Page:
Spike Gillespie ), author of All the Wrong Men and One Perfect Boy, took a grassroots approach. “My publisher was not interested in sending me on a book tour. But there were a couple of cities — namely Knoxville and New York– where I knew I could get an enthusiastic response to my book. So, I asked my friends in Austin to please attend a fundraiser that I threw in my kitchen, in my honor. I made homemade pizza for about 8 hours straight that night (something like thirty pizzas.) My musician friends set up in the back yard and, despite my very old house, managed to not blow the fuses with their amps. The music was spectacular, the food– if I may say so myself– was quite tasty. I set up a table full of books. I wasn’t allowed to sell them (part of my contract.) But I did have a donations bucket set up. So people dropped cash and checks in the [bucket] and took books. We raised a thousand bucks that night, which was enough gas money to get me across the country. In Knoxville, where I used to live, I got a tremendous response. In New York, my oldest friend threw a huge party for me in his apartment. I kept telling my publisher that it would be a huge bash and I kept getting this sort of dismissive, “yeah, yeah… right” response. Like they didn’t believe I could pull it off. They didn’t know my friend has an enormous, stunning apartment in the heart of the Village with a big back deck. One by one, they came in and did a double take. So I’d say my best tactic was to use my friends, to ask for their help, and to trust they would pull through for me when the publisher wouldn’t.”

Jan Jasper (, author of Take Back Your Time: How to Regain Control of Work, Information, & Technology, used a classic Internet marketing technique. “The most effective thing I did to promote my book was to mention it regularly in my quarterly e-newsletter, which goes to my ever-growing e-mail list. This costs me nothing except for a little time. My e-newsletter contains tips on time management such as how to simplify your workload by using technology correctly and how to deal with information overload. Of course, I prominently mention my book and include a link to, where I’ve posted my book’s Table of Contents and an excerpt. There are several benefits to e-mailing my newsletter rather than using postal mail. It’s faster and cheaper, it’s easy for recipients to forward to interested friends, and the link to is right there! It’s a great and virtually free way to get the word out about your book.”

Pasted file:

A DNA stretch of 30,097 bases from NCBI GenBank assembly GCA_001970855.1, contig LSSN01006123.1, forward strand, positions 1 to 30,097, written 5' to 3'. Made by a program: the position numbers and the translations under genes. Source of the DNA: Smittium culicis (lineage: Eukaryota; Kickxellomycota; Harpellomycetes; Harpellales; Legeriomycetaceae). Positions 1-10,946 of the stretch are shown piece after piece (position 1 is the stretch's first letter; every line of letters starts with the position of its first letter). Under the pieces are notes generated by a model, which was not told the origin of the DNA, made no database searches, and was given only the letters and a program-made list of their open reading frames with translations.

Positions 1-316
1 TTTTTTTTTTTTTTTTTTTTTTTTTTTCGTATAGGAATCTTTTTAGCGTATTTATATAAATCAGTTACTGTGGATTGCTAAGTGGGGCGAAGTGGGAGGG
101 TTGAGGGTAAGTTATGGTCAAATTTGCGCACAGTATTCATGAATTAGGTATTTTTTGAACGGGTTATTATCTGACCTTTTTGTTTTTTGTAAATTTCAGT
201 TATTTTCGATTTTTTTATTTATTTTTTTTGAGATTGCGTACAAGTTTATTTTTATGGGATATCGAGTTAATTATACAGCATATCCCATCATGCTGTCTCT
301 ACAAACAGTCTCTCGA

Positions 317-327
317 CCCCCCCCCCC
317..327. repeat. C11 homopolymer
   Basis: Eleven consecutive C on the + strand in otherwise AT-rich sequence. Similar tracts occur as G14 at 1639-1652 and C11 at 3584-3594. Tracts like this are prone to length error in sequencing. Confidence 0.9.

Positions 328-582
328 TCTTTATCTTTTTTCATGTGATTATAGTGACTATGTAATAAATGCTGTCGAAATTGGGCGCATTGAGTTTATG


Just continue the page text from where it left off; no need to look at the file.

Since she posts actively on message boards online, Angela includes a signature link to her site at the bottom of every public post she makes – a subtle text ad. “I have software that enables me to see how people get to my site (search engine, link from another web site, etc.). I get a substantial number of visitors through posts I make on various sites.”

M.J. Rose (, author of Sheet Music, enlisted fans to embark on a marketing campaign. “The most interesting way I’ve promoted my book was something I initiated with my novel In Fidelity I asked my fans – whose email addresses I have collected – to help me spread word of mouth from my books and offered the one who got the most people to buy the new novel a gift certificate at the book store of his/her choice. One woman had over 100 sales to her credit.”

Danny Seo (, author of Heaven on Earth: 15-Minute Miracles to Change the World, thinks big. “I visited all of the official web sites of the talk shows I wanted to be on and looked up what shows they were seeking guests for. For the Oprah Winfrey Show, I saw they were doing a show on “Spring Cleaning,” and I was able to pitch myself as a guest who can show people how their trash could be used to make a difference. It tied perfectly into my book. No PR firms, no fancy pitches. Just quick and easy online research did the trick.”

Deborah Tannen (, author of You Just Don’t Understand and Talking from 9 to 5, takes the writer’s approach to promoting her books. “I’ve found it useful to try to write as many articles for magazines and newspapers related to the topic of the book as I have time to write and can find people willing to publish.”

Aliza Sherman is author of five books including PowerTools for Women in Business (Entrepreneur). The most unique way she promoted her book Cybergrrl@Work (Penguin Putnam) was by turning an extended road trip in an old RV into a promotional book tour on wheels. She convinced KOA to give her a VIP card for a year of free campground stays and received promotional software, tshirts and some cash from IBM and Macromedia. With those companies’ support, she was able to organize book signings at local bookstores in 51 cities.